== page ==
Sunday, October 16, 2005

Well Done

Word Up, Arizona

[A public service] campaign is aimed at reducing the rate of teenage pregnancies in Arizona, which is the second highest in the country behind only Mississippi. The advertising, sponsored by the Arizona Department of Health Services, is aimed at teenage girls and their sex partners as well as parents. [...]

The campaign is unusual for a couple of reasons. One is that the ads present their message - "Abstain or use a condom" - in the form of what is known as spoken-word poetry, as it is performed in competitions called poetry slams. [...]A major part of the campaign, which ran through the summer, was centered on a contest asking members of the target audience to submit their own spoken-word poems.

The other reason the campaign is unusual is its extensive use of nontraditional media, which includes cellphone text messaging, e-mail messages and the Internet in addition to more conventional media like television, radio, posters and billboards. Such media are, of course, mainstays of the teenagers at whom the campaign is aimed. [...]

The commercials have been produced in Spanish also, to reflect the large Hispanic population of Arizona as well as the fact that, according to research by the agency, Hispanic adolescents in the state have the highest birth rates for teenage mothers.

The campaign is aimed at not only the teenage girls most at risk for becoming pregnant, but at a somewhat broader male audience, ages 16 to 25. That reflects data, the agency says, showing that 51 percent of the fathers of babies by teenage girls are in their 20's.

The ads addressed to parents are inspired by research indicating that teenagers rank their parents No.1 in influencing their decisions about having sex.

The commercials feature girls and boys, separately and together, who recite the salient points of the campaign in the cadences of spoken word. In the TV spots [...] the words appear on screen in handwriting as they are voiced. [...]

The spoken-word contest took place during July and August on a hip-hop radio station in Phoenix [...] The station, known as "Power 92," is particularly popular with the campaign's intended audience. Listeners were invited to enter by submitting audio files through e-mail messages or recording their poetry over the telephone. A local poetry rap artist named Divine Essence chose weekly finalists in the contest and posted audio files on a Web site (divinepoetry.com). [...]The winner of the contest was determined by which entry was downloaded the most, on computers or cellphones, as audio files or ring tones. There were a total of 11,155 downloads...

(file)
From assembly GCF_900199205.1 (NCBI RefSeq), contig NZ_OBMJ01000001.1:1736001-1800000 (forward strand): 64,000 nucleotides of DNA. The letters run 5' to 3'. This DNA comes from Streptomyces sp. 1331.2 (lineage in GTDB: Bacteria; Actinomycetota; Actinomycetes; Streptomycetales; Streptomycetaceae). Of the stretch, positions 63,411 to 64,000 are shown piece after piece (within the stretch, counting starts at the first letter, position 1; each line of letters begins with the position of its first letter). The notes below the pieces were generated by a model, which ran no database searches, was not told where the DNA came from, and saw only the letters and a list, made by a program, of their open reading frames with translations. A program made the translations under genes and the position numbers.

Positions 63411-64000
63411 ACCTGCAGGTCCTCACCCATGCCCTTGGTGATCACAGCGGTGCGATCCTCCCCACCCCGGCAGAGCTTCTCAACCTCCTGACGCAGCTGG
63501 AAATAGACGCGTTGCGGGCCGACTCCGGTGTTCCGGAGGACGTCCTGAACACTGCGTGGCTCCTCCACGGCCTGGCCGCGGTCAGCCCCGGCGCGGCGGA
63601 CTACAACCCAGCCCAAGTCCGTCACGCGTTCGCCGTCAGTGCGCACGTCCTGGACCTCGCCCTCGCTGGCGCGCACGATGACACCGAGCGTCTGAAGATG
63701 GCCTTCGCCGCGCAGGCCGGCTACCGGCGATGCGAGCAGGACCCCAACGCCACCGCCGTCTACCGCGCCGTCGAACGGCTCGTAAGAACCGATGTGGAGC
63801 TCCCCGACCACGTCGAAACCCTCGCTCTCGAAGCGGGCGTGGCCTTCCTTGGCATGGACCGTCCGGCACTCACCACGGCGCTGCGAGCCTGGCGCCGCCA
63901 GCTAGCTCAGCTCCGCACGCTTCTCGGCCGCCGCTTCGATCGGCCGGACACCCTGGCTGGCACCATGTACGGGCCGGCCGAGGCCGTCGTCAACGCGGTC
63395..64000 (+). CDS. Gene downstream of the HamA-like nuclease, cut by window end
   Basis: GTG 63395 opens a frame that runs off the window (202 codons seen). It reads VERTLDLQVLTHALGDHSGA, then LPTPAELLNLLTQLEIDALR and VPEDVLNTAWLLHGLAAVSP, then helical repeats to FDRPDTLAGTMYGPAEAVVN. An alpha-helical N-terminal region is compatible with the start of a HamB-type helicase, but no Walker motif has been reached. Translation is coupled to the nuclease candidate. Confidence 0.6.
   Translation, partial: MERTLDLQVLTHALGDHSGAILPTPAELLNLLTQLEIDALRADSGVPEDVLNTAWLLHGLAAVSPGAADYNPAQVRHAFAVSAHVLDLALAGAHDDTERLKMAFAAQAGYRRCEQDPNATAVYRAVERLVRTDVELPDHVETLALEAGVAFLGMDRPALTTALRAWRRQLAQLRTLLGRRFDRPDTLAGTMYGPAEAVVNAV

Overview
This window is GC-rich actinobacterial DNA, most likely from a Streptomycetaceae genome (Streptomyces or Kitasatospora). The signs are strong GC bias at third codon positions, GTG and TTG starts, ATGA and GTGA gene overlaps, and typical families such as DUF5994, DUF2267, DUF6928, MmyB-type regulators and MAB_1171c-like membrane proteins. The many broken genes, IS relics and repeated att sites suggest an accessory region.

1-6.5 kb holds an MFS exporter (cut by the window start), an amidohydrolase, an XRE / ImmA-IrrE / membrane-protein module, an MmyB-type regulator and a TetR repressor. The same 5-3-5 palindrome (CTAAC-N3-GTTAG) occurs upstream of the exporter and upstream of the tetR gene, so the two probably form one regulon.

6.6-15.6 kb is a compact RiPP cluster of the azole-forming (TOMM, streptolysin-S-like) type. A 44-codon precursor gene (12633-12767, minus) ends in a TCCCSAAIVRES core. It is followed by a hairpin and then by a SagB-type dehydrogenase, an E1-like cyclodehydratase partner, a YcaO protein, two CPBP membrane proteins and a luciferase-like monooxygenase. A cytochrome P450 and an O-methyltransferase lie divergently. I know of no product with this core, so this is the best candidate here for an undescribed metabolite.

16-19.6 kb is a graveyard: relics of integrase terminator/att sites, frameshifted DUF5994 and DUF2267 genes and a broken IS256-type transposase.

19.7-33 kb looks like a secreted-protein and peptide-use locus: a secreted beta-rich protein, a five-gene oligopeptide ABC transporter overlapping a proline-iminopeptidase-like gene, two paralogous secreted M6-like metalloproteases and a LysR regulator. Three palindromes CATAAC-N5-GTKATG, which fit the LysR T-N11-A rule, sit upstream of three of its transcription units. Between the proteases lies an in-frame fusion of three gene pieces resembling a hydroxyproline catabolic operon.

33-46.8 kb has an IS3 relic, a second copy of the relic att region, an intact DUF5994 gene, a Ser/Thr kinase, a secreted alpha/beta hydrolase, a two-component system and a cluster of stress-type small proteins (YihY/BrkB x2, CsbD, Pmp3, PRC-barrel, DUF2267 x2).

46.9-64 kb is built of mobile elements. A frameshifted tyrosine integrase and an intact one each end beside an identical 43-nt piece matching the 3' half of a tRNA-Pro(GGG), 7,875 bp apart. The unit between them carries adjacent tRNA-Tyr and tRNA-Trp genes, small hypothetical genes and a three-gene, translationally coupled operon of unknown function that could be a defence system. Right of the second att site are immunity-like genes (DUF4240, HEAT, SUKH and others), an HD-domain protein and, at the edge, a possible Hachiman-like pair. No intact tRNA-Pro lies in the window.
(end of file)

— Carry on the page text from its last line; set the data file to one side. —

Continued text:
- By STUART ELLIOTT for the NYTimes [all emph. add.]

It's nice to see an effective advocacy ad - most preach to the choir, and are a completely useless waste of time and money. Anti-smoking and anti-choice groups are the worst offenders that I've seen, in terms of producing bad ads.
Here, you have the ads in the right languages, delivered in a way that's popular with the target audience, and the contest part is genius. It gets the target audience to buy in, and to work to improve the message.
Plus, the target audience decided which was the winning entry, not a panel of well-meaning but probably out-of-touch judges.The fact that there were 11,000 "votes" indicates some measure of success.

It's great that parents are the #1 influence on kids' sexual behavior.
It's horrible that half of the guys knocking up teen girls are ADULTS, even if only barely.

6 Comments:

Blogger Jessica Klarkson said...

This comment has been removed by a blog administrator.

October 16, 2005 4:42 AM  
Blogger Peter Burnet said...

Oroborous:

It's horrible that half of the guys knocking up teen girls are ADULTS,

You don't get out much, do you?

October 16, 2005 5:16 AM  
Blogger Duck said...

From an advertizing perspective the campaign is very successful, because getting a message to its intended audience is what advertizing is all about. I'm somewhat doubtful, though, whether it will be all that successful.

And I am torn as to whether this is such a bad thing. Certainly these young mothers will struggle with poverty raising their children, and the children, particularly boys, will miss the influence of a father, but if the alternative is abortion or women who never have children for the lack of suitable marryable father material, then propagating the human race takes precedence over extinction.

October 16, 2005 6:22 AM  
Blogger Hey Skipper said...

Peter:

The amazing part isn't that most are adults, but that the statutory rape laws are so widely ignored.

October 21, 2005 2:21 PM  
Blogger TheDevilIsInTheDetails said...

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November 06, 2005 10:46 PM  
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November 08, 2005 1:10 AM  

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